The principle of this case has recently been affirmed in Michigan, under the following state of facts: in the early part of the civil war, Frank Hodges, a resident of the town of Vergennes, enlisted in the federal army, and having been disabled by the loss of an arm, was appointed to a clerkship in the interior department at Washington; in October 1870, he returned to Vergennes, for the purpose of being registered as an elector, but was denied the privilege of registry, on the ground of non-residence. In a suit for damages against the registering officers, in the circuit court of Kent county, at Grand Rapids, it was held by Hoyt, J., that Hodges had not lost his domicil at Vergennes, and that he was entitled to vote in that town. Ledger, 31st July 1871. And see Maddox v. State, 32 Ind. 111, where a similar question was determined in Indiana.


In the Supreme Court of California.



[Purging the polls.]

The statutory remedy given to contest an election, does not oust the jurisdiction on information in the nature of a quo warranto.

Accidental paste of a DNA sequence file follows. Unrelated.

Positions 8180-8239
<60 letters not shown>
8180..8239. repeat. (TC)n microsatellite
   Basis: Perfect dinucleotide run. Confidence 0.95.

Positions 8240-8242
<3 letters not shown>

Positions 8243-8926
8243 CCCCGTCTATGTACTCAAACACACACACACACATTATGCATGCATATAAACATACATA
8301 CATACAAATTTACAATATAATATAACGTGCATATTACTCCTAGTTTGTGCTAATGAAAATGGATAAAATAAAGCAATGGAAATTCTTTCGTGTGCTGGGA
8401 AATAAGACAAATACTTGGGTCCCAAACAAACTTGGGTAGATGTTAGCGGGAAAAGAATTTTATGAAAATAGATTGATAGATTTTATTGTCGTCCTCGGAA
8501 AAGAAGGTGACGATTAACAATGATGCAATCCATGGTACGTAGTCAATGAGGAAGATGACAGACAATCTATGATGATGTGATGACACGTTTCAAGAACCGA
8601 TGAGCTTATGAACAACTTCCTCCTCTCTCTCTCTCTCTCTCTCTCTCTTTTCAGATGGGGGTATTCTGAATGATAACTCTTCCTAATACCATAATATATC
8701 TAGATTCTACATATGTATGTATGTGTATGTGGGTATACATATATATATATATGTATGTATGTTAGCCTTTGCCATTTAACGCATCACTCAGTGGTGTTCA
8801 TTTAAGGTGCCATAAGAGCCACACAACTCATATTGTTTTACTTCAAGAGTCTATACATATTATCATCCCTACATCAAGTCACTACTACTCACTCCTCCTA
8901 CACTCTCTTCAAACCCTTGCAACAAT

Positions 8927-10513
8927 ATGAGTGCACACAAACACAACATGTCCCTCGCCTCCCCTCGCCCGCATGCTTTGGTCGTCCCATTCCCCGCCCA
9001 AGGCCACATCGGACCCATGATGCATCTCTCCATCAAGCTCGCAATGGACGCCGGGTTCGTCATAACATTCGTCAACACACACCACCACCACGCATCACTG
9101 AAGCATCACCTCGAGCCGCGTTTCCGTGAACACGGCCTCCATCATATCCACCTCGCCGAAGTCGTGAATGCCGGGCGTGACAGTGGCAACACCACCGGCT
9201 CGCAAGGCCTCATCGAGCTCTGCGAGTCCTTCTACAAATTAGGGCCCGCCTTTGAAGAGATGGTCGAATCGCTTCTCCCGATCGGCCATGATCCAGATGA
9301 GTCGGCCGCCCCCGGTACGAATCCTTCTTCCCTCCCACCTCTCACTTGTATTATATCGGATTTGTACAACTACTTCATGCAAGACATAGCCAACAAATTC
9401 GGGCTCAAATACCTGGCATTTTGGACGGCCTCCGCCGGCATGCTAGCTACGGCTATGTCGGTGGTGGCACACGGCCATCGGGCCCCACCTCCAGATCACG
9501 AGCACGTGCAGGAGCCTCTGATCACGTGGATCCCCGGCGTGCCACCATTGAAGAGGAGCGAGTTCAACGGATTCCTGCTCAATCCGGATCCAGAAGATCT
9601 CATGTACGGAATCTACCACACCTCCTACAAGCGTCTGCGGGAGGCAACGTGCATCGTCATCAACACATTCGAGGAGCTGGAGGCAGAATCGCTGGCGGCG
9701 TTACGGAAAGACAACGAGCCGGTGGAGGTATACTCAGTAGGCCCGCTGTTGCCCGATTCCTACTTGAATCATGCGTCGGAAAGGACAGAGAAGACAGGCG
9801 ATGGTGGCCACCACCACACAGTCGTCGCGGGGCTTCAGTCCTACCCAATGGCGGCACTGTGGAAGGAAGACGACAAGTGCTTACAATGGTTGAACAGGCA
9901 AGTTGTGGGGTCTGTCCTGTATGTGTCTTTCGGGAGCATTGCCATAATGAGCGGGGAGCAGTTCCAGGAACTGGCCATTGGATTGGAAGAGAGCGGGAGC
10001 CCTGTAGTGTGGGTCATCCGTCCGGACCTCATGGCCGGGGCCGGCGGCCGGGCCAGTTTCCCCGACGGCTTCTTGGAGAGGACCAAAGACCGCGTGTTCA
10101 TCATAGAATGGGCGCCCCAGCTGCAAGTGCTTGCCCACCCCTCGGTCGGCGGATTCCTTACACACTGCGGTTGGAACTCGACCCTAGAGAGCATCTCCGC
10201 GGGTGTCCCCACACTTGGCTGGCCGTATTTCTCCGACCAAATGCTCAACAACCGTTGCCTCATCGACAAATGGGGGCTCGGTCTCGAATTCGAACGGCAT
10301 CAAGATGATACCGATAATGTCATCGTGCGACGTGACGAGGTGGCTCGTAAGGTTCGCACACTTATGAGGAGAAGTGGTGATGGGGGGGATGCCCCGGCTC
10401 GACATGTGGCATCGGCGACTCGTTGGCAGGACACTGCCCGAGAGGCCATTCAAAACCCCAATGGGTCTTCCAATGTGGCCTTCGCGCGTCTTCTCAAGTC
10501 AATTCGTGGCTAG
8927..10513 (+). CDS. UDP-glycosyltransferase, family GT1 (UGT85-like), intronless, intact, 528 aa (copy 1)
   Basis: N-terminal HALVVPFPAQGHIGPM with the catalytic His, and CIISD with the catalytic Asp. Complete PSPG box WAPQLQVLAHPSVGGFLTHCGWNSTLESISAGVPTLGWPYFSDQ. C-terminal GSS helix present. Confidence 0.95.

The list of ballots, returned with the poll-list and tally-paper, is better evidence of the number of votes cast, and for whom, than the tally-list made from them by the election officers.

If an elector vote twice at the same election, his second vote must be excluded in the count.

An elector can only vote at his place of domicil; the thirty days' residence required, is to be computed by excluding the day of election.

A ballot which contains the name of the person voted for, and the office, two or more times, is to be counted as one vote; it is not looked upon as two or more tickets folded together.

An elector may acquire a new domicil, so as to entitle him to vote, while in the military service of the United States, by an actual intention to make such place his future residence.

Appeal from the District Court, seventh judicial district, Mendocino county. The relator and the defendant were candidates for the office of county judge, at the judicial election held in the autumn of 1863. The defendant was declared duly elected by the board of canvassers, and was commissioned by the governor; whereupon the attorney-general filed this information in the nature of a quo warranto, charging the defendant with having intruded into, usurped and unlawfully exercised the said office. During the progress of the cause, certain stipulations, in relation to the taking of testimony, were entered into between the counsel for the relator and defendant, which are noticed in the opinion. The court below gave judg ment for the relator, from which the defendant appealed.

Bennett, and Cook & Clarke, for the appellant.
Cadwalader, for the appellee.

(Purging the polls.)